fri 21/06/2024

CD: Elbow - Giants of All Sizes | reviews, news & interviews

CD: Elbow - Giants of All Sizes

CD: Elbow - Giants of All Sizes

Brutal times put Guy Garvey at bay

These horribly remarkable times can shake the strongest souls.

Since the popular acceptance of The Seldom Seen Kid, Elbow at their worst have sometimes resembled their friends and supporters Coldplay, offering anthemic placebos to vaguely generalised ills, as Guy Garvey’s big, sentimental heart buried the odder, proggier band they once were. But this sixth album mourns the death of Garvey’s dad and close friends during a period of nihilistic national trauma, from Brexit to Grenfell. Bruising and unravelling marks its music.

“Dexter and Sinister” is about lost faith and death’s certain extinction. Inspired by a rapid succession of funerals which left “the heaviest heart jackhammering”, it washes up on England’s coast, catching sullen expanses of the country in its wake. “Empires”, whose multiple sections recall Elbow’s love of early Genesis, sees drums relentlessly slam to a stop, Garvey’s words despairingly dragging, as national and personal certainties are violently dashed. Finally even that bereft voice falls away, leaving only organ, as if in an empty chapel.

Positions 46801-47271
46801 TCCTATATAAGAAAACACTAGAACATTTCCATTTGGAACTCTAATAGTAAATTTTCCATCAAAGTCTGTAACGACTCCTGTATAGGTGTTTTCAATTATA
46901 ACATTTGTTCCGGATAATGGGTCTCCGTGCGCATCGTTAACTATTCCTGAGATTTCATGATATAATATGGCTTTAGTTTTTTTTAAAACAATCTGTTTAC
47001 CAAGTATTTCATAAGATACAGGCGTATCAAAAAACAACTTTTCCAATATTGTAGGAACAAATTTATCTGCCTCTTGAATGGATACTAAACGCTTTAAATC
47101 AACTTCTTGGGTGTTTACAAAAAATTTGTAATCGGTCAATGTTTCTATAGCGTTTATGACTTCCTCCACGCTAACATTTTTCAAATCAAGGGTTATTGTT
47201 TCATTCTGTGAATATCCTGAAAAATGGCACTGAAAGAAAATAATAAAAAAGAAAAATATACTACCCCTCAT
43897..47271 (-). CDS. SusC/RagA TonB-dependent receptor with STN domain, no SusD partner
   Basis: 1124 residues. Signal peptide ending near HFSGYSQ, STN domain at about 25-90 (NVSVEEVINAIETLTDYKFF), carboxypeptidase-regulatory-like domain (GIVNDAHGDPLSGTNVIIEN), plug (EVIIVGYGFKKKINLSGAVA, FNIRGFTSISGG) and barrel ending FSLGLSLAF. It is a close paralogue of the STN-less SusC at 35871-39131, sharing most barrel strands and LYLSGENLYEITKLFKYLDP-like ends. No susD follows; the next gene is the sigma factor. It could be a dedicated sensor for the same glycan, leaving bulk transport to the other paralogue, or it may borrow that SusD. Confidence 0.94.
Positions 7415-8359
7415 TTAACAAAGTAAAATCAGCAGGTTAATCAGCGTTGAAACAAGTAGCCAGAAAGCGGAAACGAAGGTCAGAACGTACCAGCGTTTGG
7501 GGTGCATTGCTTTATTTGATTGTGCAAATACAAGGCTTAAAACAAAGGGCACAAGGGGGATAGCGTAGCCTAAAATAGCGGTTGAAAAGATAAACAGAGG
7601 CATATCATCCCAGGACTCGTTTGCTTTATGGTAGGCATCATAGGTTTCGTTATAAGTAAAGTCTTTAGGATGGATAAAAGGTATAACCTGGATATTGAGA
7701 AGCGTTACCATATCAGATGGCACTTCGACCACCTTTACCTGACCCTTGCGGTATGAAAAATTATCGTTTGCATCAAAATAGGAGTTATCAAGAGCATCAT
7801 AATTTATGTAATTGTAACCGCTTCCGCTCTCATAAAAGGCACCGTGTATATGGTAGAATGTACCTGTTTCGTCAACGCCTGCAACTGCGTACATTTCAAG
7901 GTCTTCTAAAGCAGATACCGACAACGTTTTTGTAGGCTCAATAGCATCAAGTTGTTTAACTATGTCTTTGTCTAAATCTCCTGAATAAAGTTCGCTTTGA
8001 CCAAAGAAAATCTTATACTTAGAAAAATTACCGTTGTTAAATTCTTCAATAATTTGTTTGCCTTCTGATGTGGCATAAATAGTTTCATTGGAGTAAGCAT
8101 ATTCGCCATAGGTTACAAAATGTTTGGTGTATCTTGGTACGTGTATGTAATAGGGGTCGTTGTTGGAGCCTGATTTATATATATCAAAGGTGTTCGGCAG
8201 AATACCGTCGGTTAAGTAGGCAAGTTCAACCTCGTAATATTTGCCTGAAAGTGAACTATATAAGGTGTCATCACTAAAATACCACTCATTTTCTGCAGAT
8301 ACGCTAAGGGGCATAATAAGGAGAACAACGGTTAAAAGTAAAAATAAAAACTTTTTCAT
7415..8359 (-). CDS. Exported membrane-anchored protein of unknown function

“White Noise White Heat” confronts inherent optimism with the sight of Grenfell Tower’s shameful terror, unnamed but behind every word. Brass and the rasping buzz of guitar become vengefully huge, the strings hysterical, the singer “just some blarney Mantovani”, dwarfed by events. Recoiling, he recants: “I was born with a trust that didn’t survive...the white heat of injustice has taken my eyes/I just want to get high.”

Garvey can’t leave himself or his listener defeated, softening earlier despair with hope. “My Trouble” begins as a gauzy waltz, strengthening into a soaring croon of love for an absent partner, and even his dad’s death is balanced by his son’s life in the final song, “Weightless”. But it’s his looks into an abyss he never thought he’d see which linger.

Garvey’s words despairingly drag, as national and personal certainties are violently dashed


Editor Rating: 
Average: 4 (1 vote)

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